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Forecasting Accuracy and Cognitive Bias in the Analysis of Competing Hypotheses

Forecasting Accuracy and Cognitive Bias in the Analysis of Competing Hypotheses

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Published by Kristan J. Wheaton
Analysis of Competing Hypotheses (ACH) is an analytic methodology used in the United States Intelligence Community to aid qualitative analysis. Taking into consideration what previous studies found, an experiment was conducted testing the methodology’s estimative accuracy as well as its ability to mitigate cognitive phenomena which hinder the analytical process. The findings of the experiment suggest ACH can improve estimative accuracy, is highly effective at mitigating some cognitive phenomena such as confirmation bias, and is almost certain to encourage analysts to use more information and apply it more appropriately. However, the results suggest that ACH may be less effective for an analytical problem where the objective probabilities of each hypothesis are nearly equal. Given these findings, future studies should focus less on the question of ACH’s general efficacy, but instead should aim to expand our understanding of when the methodology is most appropriate to use.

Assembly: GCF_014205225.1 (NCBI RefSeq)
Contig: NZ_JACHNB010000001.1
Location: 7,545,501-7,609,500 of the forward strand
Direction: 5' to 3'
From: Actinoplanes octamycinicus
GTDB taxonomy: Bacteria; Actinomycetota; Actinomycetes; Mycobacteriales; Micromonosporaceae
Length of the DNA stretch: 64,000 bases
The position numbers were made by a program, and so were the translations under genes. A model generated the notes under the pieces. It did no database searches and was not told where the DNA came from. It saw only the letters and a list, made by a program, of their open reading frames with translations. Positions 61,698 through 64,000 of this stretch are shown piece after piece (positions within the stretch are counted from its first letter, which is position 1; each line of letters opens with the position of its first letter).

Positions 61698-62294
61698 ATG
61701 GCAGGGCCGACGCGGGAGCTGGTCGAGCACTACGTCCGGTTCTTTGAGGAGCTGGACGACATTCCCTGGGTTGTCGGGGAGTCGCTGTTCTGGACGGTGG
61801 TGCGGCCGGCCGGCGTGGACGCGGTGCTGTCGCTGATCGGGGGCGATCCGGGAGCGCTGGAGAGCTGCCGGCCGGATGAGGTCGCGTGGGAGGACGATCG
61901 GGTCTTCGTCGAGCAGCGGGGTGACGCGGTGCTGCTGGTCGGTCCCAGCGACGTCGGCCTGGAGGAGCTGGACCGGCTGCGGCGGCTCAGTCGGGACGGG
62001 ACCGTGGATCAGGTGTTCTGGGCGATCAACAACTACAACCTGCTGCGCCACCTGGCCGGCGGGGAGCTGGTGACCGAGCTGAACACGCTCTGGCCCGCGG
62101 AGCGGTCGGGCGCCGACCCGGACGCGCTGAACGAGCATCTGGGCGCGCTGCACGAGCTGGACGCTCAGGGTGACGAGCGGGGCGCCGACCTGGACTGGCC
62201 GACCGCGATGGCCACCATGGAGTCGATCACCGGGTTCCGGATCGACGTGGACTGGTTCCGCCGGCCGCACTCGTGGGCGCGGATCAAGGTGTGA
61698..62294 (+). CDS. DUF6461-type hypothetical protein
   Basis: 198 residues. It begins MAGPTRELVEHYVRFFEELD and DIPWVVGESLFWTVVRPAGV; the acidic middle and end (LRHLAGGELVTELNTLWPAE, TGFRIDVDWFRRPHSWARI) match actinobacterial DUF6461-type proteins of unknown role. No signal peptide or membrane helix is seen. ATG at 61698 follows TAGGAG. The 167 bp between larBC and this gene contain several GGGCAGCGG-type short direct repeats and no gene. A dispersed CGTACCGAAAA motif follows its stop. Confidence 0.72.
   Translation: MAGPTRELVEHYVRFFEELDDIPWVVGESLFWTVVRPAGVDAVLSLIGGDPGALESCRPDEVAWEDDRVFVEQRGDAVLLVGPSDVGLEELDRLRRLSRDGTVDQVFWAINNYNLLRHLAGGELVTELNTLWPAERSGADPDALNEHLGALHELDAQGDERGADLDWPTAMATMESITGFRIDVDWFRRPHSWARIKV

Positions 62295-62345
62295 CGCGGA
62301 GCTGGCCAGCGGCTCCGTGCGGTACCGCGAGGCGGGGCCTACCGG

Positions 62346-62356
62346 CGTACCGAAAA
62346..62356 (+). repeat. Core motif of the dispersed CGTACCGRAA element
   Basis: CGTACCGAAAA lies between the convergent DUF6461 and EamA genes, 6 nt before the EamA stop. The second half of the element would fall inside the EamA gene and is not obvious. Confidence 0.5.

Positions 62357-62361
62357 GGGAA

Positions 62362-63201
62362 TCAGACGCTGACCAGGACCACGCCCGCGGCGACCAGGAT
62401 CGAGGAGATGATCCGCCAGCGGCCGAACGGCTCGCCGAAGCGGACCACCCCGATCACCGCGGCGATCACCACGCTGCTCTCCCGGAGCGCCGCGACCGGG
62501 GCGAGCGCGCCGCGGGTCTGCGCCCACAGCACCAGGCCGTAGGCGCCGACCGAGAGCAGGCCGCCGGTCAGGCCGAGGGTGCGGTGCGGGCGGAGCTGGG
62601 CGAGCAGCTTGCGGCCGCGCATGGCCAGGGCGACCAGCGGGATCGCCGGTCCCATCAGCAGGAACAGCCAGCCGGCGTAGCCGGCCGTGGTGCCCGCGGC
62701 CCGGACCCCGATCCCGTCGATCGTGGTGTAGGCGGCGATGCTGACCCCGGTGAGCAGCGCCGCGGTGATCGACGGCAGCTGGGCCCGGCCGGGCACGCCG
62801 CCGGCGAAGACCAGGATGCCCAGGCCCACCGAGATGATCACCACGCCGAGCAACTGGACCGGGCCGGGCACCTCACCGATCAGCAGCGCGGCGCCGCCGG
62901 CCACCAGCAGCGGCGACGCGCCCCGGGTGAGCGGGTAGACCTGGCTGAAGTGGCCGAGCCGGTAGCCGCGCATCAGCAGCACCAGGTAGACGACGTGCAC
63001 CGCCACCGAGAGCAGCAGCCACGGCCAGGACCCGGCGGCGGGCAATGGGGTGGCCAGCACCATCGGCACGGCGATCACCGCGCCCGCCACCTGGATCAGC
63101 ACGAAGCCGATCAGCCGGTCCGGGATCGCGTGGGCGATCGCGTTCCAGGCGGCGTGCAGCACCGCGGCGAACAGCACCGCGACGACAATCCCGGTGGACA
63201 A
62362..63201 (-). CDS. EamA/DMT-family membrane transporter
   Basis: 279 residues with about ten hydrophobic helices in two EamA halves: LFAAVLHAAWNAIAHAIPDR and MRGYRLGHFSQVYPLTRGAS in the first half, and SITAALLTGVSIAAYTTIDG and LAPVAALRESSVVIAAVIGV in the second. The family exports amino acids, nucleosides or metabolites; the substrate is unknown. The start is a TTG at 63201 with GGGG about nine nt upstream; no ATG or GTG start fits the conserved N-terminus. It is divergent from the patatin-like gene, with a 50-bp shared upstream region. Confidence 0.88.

Analysis of Competing Hypotheses (ACH) is an analytic methodology used in the United States Intelligence Community to aid qualitative analysis. Taking into consideration what previous studies found, an experiment was conducted testing the methodology’s estimative accuracy as well as its ability to mitigate cognitive phenomena which hinder the analytical process. The findings of the experiment suggest ACH can improve estimative accuracy, is highly effective at mitigating some cognitive phenomena such as confirmation bias, and is almost certain to encourage analysts to use more information and apply it more appropriately. However, the results suggest that ACH may be less effective for an analytical problem where the objective probabilities of each hypothesis are nearly equal. Given these findings, future studies should focus less on the question of ACH’s general efficacy, but instead should aim to expand our understanding of when the methodology is most appropriate to use.

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Published by: Kristan J. Wheaton on Aug 12, 2010
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05/12/2013

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FORECASTING ACCURACY AND COGNITIVE BIAS IN THEANALYSIS OF COMPETING HYPOTHESES
ANDREW D. BRASFIELD
A ThesisSubmitted to the Faculty of Mercyhurst CollegeIn Partial Fulfillment of the Requirements for The Degree of MASTER OF SCIENCEINAPPLIED INTELLIGENCEDEPARTMENT OF INTELLIGENCE STUDIESMERCYHURST COLLEGEERIE, PAMAY 2009DEPARTMENT OF INTELLIGENCE STUDIES
 
MERCYHURST COLLEGEERIE, PENNSYLVANIA
FORECASTING ACCURACY AND COGNITIVE BIAS IN THE ANALYSIS OFCOMPETING HYPOTHESES
A ThesisSubmitted to the Faculty of Mercyhurst CollegeIn Partial Fulfillment of the Requirements for The Degree of MASTER OF SCIENCEINAPPLIED INTELLIGENCESubmitted By:
ANDREW D. BRASFIELDCertificate of Approval:
 _______________________________________ Kristan J. WheatonAssistant Professor Department of Intelligence Studies _______________________________________ James G. BreckenridgeChair/Assistant Professor Department of Intelligence Studies ________________________________________ Phillip J. BelfioreVice PresidentOffice of Academic AffairsMay 2009
 
Copyright © 2009 by Andrew D. BrasfieldAll rights reserved.DEDICATION
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